Sunday, 10 June 2012

Brighton and Rottingdean Seashore Electric Railway

Every month or so, my sister Clare and I take an evening out for a spot of retail therapy followed by a trip to the cinema.

A couple of weeks ago, we made our usual trip and, amongst other things, I picked up a pack of tea towels that had old vintage posters printed on them. I thought they looked interesting and bought them but because of the way they were pinned together I couldn't really see the pictures in full until I got home and unpacked them.

One tea towel was printed with a 1930s advertising poster for Blackpool and the other - the one I found most interesting - was printed with an advertisement inviting you to take.......

'A Sea Voyage on Wheels at Brighton'.

I decided the tea towels were far too nice for drying dishes and would look good hanging on the wall. I tried various places around the house and came to the conclusion that they looked just right in our little laundry room (which also doubles as a downstairs cloakroom and the posters would be interesting for guests to look at whilst visiting if you know what I mean).

Our laundry room has a rather out of place interior window which looks into our hallway so to make it more private, I had previously covered the glass with some pretty wallpaper. I discovered the tea towels fitted perfectly in the frame and would be an ideal alternative to the wallpaper. 

Here they are:

So this Brighton 'Sea Voyage on Wheels' really intrigued me. It seemed such a Victorian seaside type of thing. I was fascinated by the picture of all the holiday makers crammed onto this pier-like structure with life buoys. And the electric cable that just spelled danger with all that water!

I showed the tea towels to Chris and we chatted about whether this seaside attraction at Brighton had really existed.
Chris seemed doubtful but I wanted to believe that it was real...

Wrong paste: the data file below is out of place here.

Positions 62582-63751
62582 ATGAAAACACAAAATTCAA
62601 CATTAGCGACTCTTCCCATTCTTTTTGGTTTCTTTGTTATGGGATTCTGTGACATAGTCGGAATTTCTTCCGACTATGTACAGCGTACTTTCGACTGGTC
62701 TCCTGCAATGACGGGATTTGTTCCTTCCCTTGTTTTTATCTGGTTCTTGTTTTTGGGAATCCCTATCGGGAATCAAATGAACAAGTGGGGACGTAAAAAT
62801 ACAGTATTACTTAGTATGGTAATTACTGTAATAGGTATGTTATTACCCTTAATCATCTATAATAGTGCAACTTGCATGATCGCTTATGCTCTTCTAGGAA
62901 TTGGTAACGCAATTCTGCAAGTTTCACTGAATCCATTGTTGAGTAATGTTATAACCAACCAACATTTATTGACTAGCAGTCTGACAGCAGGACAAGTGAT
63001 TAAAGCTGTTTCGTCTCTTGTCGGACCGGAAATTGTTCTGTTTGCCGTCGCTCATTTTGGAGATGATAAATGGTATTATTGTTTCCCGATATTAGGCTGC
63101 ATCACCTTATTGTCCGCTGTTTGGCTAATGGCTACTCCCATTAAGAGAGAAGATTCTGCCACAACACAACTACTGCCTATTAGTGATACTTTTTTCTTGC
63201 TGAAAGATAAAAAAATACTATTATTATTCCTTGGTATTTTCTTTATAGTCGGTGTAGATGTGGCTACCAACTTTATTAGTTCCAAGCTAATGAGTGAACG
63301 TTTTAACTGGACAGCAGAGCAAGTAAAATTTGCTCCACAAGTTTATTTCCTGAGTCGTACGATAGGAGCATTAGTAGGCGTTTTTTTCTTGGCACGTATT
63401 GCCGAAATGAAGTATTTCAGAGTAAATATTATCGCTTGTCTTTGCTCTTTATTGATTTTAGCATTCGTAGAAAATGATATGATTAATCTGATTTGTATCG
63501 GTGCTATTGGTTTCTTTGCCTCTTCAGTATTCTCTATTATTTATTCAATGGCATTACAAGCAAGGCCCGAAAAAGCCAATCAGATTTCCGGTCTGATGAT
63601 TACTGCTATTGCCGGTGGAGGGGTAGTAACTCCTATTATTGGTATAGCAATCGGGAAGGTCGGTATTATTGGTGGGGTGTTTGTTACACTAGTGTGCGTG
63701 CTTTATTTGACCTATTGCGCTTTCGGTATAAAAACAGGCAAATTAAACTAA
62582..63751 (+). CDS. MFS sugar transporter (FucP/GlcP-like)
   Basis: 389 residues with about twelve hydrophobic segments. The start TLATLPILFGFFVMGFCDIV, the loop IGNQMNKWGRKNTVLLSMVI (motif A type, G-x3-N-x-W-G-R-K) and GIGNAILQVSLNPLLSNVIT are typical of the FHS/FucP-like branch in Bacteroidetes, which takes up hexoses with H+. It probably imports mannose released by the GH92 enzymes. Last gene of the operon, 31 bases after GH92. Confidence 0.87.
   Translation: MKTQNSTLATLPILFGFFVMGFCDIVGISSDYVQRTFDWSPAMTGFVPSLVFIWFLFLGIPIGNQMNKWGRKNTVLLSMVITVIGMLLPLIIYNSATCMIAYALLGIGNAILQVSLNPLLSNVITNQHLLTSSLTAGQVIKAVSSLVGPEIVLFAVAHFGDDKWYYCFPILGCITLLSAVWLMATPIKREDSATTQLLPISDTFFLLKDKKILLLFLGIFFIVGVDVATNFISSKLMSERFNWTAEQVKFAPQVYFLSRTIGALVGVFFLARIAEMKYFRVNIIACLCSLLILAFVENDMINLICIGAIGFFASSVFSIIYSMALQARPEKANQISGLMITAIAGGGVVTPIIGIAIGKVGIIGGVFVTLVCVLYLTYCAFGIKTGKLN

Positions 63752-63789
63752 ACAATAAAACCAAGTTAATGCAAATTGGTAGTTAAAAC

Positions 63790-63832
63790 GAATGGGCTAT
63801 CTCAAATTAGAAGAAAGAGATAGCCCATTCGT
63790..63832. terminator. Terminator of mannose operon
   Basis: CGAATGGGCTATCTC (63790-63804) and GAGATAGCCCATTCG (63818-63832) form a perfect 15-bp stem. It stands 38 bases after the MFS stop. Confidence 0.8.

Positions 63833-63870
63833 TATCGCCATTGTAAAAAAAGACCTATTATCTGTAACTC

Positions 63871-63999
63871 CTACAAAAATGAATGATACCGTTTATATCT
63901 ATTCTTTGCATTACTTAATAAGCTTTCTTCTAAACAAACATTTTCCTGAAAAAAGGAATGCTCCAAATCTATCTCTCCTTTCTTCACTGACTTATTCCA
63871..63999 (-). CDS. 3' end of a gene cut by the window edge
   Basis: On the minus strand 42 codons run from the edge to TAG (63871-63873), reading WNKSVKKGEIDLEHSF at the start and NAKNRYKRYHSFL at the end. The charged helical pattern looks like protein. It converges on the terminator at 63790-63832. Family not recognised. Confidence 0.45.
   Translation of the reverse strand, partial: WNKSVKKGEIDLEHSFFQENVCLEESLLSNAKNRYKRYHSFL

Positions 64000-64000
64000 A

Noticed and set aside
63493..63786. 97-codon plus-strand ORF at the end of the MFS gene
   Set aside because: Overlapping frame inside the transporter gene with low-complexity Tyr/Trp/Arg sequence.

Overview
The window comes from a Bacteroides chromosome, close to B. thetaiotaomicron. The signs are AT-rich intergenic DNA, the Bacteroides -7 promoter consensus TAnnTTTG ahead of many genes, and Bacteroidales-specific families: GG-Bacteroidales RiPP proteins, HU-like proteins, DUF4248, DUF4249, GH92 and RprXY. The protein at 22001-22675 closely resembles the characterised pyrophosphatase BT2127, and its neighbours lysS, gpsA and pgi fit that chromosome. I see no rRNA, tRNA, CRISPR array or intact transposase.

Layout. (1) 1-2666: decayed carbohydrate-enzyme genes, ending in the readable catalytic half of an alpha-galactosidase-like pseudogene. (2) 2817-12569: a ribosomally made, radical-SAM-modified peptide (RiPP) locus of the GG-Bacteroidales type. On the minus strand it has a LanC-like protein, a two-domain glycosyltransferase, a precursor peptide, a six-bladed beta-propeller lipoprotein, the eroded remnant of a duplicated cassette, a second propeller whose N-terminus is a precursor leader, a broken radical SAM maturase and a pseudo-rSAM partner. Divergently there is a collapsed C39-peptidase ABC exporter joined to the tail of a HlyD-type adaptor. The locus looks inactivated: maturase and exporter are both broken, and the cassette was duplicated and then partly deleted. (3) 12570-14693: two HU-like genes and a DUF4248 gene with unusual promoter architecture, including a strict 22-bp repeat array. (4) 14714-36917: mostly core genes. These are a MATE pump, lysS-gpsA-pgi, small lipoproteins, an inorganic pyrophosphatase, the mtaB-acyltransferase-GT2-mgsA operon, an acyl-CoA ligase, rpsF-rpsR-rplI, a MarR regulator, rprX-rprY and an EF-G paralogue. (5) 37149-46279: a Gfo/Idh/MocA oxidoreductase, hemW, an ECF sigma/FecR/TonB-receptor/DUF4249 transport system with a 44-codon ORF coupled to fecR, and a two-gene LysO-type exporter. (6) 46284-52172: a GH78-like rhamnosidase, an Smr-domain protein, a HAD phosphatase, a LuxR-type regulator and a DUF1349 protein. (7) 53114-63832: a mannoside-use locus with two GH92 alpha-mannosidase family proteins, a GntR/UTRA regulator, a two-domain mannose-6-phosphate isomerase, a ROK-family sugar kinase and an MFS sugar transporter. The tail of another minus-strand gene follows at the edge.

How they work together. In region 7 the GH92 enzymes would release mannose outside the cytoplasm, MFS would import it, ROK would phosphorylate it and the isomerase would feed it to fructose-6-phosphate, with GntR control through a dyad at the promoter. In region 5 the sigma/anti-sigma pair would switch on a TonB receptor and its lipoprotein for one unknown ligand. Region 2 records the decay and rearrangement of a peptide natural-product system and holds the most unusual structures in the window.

Good old Wikipedia.

We looked it up and found that it most definitely had existed in Brighton in Victorian times.

Here's a old photo just to prove it:

You can see why the car had the nickname 'Daddy Long-Legs'!

The railway was invented by Magnus Volk who designed it to compliment and extend the route of his existing more conventional seafront railway (which is still running to this day).

 Magnus in 1883
The railway opened in 1896 and ran from Brighton through the shallow coastal waters to the nearby village of Rottingdean......
What an incredible sight it must have been...

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And even though it looks so precarious, how exciting it must have been to take a trip aboard the Daddy Long-Legs....

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Apparently due to regulations, a qualified sea captain had to be on board at all times......
There was a promenade deck and a central ornate saloon.....

Sadly but not surprisingly the railway was fraught with problems and closed in 1901. Volk failed to raise finance to re-build it and Daddy Long-Legs, the track and other structures were eventually sold for scrap.

At low tide however, some of the concrete sleepers may still be seen.

Fascinating isn't it?